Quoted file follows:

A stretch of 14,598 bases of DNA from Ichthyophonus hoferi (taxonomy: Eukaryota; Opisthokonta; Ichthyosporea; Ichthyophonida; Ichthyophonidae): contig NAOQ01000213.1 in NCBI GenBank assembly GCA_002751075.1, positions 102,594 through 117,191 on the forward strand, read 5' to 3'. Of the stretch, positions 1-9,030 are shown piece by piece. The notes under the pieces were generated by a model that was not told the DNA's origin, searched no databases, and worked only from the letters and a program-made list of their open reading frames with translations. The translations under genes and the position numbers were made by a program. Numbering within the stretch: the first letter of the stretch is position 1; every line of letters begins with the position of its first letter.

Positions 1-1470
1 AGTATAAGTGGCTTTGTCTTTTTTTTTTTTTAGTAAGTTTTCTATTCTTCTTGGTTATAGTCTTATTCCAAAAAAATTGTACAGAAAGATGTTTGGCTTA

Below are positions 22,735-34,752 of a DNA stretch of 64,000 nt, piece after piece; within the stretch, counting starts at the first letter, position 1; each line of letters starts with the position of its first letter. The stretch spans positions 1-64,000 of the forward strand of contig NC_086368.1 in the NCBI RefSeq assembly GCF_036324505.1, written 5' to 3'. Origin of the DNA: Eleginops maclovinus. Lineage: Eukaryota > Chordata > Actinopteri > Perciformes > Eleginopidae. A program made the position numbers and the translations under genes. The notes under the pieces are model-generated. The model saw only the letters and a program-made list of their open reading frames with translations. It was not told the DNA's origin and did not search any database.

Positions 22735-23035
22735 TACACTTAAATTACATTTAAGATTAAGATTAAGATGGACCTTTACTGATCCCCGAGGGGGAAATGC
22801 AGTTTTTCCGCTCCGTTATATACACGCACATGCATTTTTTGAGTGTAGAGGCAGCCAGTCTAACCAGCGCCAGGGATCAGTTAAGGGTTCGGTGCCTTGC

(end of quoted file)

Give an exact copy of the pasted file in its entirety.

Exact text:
A stretch of 14,598 bases of DNA from Ichthyophonus hoferi (taxonomy: Eukaryota; Opisthokonta; Ichthyosporea; Ichthyophonida; Ichthyophonidae): contig NAOQ01000213.1 in NCBI GenBank assembly GCA_002751075.1, positions 102,594 through 117,191 on the forward strand, read 5' to 3'. Of the stretch, positions 1-9,030 are shown piece by piece. The notes under the pieces were generated by a model that was not told the DNA's origin, searched no databases, and worked only from the letters and a program-made list of their open reading frames with translations. The translations under genes and the position numbers were made by a program. Numbering within the stretch: the first letter of the stretch is position 1; every line of letters begins with the position of its first letter.

Positions 1-1470
1 AGTATAAGTGGCTTTGTCTTTTTTTTTTTTTAGTAAGTTTTCTATTCTTCTTGGTTATAGTCTTATTCCAAAAAAATTGTACAGAAAGATGTTTGGCTTA

Below are positions 22,735-34,752 of a DNA stretch of 64,000 nt, piece after piece; within the stretch, counting starts at the first letter, position 1; each line of letters starts with the position of its first letter. The stretch spans positions 1-64,000 of the forward strand of contig NC_086368.1 in the NCBI RefSeq assembly GCF_036324505.1, written 5' to 3'. Origin of the DNA: Eleginops maclovinus. Lineage: Eukaryota > Chordata > Actinopteri > Perciformes > Eleginopidae. A program made the position numbers and the translations under genes. The notes under the pieces are model-generated. The model saw only the letters and a program-made list of their open reading frames with translations. It was not told the DNA's origin and did not search any database.

Positions 22735-23035
22735 TACACTTAAATTACATTTAAGATTAAGATTAAGATGGACCTTTACTGATCCCCGAGGGGGAAATGC
22801 AGTTTTTCCGCTCCGTTATATACACGCACATGCATTTTTTGAGTGTAGAGGCAGCCAGTCTAACCAGCGCCAGGGATCAGTTAAGGGTTCGGTGCCTTGC